This book is a bit of a departure for me, not only in tone and format, but also in publisher. Everything is So Political boasts a topic I typically wouldn’t touch with a 10-foot-pole. Why? Because politics make me nervous, I don’t like discussing them in group situations, and I usually find the subject terribly boring when reading about it. However, my opinion was most recently swayed. This collection of short stories includes an introduction by the editor Sandra McIntyre, who explains that all fiction is political in its own way, because every writer will have opinions about something or someone, which is impossible to separate from your own work. This idea is quite basic, but I totally agree with it. In a previous post of mine, I argued that I didn’t like when authors shoved their opinions down a reader’s throat, however the stories in this collection do the exact opposite; they force you to question what you’re reading, and examine their stories within the context of your own opinions. So_political_comps_EditRound3

The perceived seriousness of the topic should not reflect the collection itself  because many of the stories are lighthearted in their own way, and all are very different from each other as well. There are twenty different stories in all, each by a different writer, so if you liked the anthology I reviewed here, this is a very similar format that you should enjoy. Some stories lean towards the romantic (one might even argue, erotic), while some have a sci-fi feel to them. One of my favourites was “Elephant Air” by Fran Kimmel (full disclosure here, Fran is a friend of mine). I had no idea she was involved in this collection until I came upon her story, but I found it one of the most affecting because a particular scene she describes involving  an elephant and a very young girl literally took my breath away. I was reading it on a train ride home after work one day, and after I finished reading a particularly striking sentence I had to look up and out of the window because I needed a moment to catch my breath and reflect on what I had read (I hate to sound corny here, but that doesn’t happen to me often).  But I’m not the only one who enjoyed this story, Kimmel won an award for it, so that proves it’s a piece of writing worth raving about.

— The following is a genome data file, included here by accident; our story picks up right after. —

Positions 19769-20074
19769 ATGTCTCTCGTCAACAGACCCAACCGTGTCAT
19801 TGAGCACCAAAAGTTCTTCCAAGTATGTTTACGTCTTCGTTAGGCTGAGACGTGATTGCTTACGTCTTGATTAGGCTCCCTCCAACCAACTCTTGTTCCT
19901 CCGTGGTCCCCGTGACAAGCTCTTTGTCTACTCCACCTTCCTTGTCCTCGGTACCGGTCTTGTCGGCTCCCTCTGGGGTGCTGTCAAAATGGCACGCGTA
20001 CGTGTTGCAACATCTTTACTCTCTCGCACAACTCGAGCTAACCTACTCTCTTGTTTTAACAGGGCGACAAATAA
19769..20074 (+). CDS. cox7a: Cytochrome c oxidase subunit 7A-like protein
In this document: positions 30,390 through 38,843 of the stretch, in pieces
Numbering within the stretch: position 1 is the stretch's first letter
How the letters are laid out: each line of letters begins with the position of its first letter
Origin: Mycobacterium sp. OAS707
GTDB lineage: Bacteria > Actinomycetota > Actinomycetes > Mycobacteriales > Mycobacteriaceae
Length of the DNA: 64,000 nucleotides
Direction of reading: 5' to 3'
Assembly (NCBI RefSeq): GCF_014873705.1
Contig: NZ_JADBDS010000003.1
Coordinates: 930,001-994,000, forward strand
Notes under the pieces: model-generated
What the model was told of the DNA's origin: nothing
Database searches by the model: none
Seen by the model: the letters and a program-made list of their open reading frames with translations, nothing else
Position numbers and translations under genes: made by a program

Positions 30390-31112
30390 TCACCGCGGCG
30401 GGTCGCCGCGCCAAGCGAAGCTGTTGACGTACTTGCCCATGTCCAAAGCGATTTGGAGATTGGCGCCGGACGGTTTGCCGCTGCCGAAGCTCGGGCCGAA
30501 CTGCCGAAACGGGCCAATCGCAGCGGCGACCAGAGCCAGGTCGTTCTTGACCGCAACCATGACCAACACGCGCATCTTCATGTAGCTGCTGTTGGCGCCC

I mentioned at the beginning of this post that this book was a departure for me in publisher as well. Why do I say that? Because I’ve worked in the publishing industry, I pay close attention to the publishers of the books I read. I can honestly say I’ve never heard of Fernwood Publishing, but now that I’ve read one book of theirs, I’m confident I could enjoy some of their other offerings. However, I will say their slogan made me a bit uneasy: “Critical Books for Critical Thinkers”. I’m a critical person when it comes to reading, however I wouldn’t say I gravitate towards “critical” books, because I like a good dose of fluff on my bookshelf when possible. But maybe I’m not giving myself enough credit? If I can read and enjoy a book with the word ‘political’ in the title, the sky’s the limit!

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